h1n1 nasal spray vaccine myths


Myth: You can get the flu from FluMist.
Fact: You cannot get the flu from a FluMist vaccination. FluMist is a live, attenuated virus that cannot replicate at body temperature and cannot cause the flu.

Myth: FluMist virus can be easily spread by me to others making them sick.
Fact: It is harder than it seems to transmit the vaccine virus. This concern is greatly over estimated, since several unlikely events would need to occur in order for a FluMist recipient to spread virus that then causes a clinical infection in others:

  • The person must shed the virus from their nose.
  • The amount of virus shed would need to be large enough to cause spread of infection.
  • If the FluMist virus is spread to another person, it must become able to reproduce in the temperature of the lower airways.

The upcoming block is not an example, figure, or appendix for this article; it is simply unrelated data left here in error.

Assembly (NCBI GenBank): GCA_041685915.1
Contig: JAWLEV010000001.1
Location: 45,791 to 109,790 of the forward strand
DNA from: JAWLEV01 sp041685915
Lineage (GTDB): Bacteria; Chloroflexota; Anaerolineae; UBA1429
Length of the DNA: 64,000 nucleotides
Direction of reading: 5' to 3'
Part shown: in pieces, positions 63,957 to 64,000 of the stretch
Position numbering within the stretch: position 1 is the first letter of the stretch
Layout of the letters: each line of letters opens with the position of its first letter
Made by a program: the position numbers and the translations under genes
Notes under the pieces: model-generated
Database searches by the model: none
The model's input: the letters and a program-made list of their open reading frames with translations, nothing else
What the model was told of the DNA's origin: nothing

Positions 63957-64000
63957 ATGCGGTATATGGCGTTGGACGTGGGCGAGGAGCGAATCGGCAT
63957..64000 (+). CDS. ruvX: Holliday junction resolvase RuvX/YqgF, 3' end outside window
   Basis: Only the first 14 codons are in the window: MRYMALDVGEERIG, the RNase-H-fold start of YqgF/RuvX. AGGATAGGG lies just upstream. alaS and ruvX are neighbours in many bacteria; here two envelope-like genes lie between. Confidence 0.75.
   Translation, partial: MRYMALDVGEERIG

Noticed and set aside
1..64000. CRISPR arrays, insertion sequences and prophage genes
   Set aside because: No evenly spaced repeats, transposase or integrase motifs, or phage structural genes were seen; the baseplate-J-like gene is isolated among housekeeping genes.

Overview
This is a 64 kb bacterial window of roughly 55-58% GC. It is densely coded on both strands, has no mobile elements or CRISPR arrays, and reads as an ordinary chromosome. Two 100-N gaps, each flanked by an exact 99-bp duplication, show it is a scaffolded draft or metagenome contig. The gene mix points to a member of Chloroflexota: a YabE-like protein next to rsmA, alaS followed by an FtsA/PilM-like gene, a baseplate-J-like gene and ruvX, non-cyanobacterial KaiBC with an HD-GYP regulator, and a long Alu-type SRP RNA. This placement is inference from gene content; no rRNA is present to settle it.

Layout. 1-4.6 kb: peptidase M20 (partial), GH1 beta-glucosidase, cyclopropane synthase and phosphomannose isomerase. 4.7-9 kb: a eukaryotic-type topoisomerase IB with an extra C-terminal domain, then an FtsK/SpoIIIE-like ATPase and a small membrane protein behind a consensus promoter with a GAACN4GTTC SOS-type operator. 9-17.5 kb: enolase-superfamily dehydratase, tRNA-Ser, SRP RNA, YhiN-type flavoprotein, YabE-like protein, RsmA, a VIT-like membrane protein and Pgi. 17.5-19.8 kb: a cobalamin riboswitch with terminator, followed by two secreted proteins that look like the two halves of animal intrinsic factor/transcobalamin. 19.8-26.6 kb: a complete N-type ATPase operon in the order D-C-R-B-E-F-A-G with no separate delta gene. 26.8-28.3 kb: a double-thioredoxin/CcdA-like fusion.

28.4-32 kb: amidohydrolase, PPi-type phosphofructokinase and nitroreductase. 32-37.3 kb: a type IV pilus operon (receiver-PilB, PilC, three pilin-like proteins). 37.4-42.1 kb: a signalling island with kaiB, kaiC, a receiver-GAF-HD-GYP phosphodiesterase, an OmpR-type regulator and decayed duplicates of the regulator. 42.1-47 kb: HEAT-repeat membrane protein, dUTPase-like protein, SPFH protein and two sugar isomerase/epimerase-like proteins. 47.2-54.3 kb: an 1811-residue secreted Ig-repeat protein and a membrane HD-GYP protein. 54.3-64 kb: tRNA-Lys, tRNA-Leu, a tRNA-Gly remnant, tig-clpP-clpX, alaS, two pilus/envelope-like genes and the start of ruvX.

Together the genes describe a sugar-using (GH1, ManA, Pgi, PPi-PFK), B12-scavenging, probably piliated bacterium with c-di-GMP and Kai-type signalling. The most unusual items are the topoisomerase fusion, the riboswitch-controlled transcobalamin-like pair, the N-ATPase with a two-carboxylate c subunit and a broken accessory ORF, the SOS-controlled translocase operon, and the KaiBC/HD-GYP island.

• After the first three steps occur then the FluMist virus would have to regain its ability to cause disease.

Myth: I should not take FluMist because I live or work in close contact with an unvaccinated person at high-risk to develop influenza.
Fact: Household contacts can help protect high-risk individuals by getting vaccinated. You are not helping your high-risk loved one by foregoing vaccination. It is safe for FluMist recipients to have close household contact with high-risk individuals with the sole exception of those so severely immunosuppressed that they require a special protective environment (i.e. patients with a stem cell transplant receiving care on a positive-pressure hospital ward). It is safe for FluMist recipients to have close household contact with high-risk individuals with chronic illnesses, including diabetes, liver disease, heart disease and even other forms of immunosupression such as HIV-infected patients and organ transplant recipients.

Myth: FluMist makes everyone who gets it sick in some way.
Fact: There is a higher rate of certain cold symptoms following vaccination with FluMist, such as a runny nose, but many people report no symptoms at all.

The above factual information about FluMist was provided by Melanie Swift, M.D., assistant professor of medicine and medical director of the Vanderbilt Occupational Health Clinic, and Thomas Talbot, M.D., assistant professor of medicine and preventive medicine and associate hospital epidemiologist.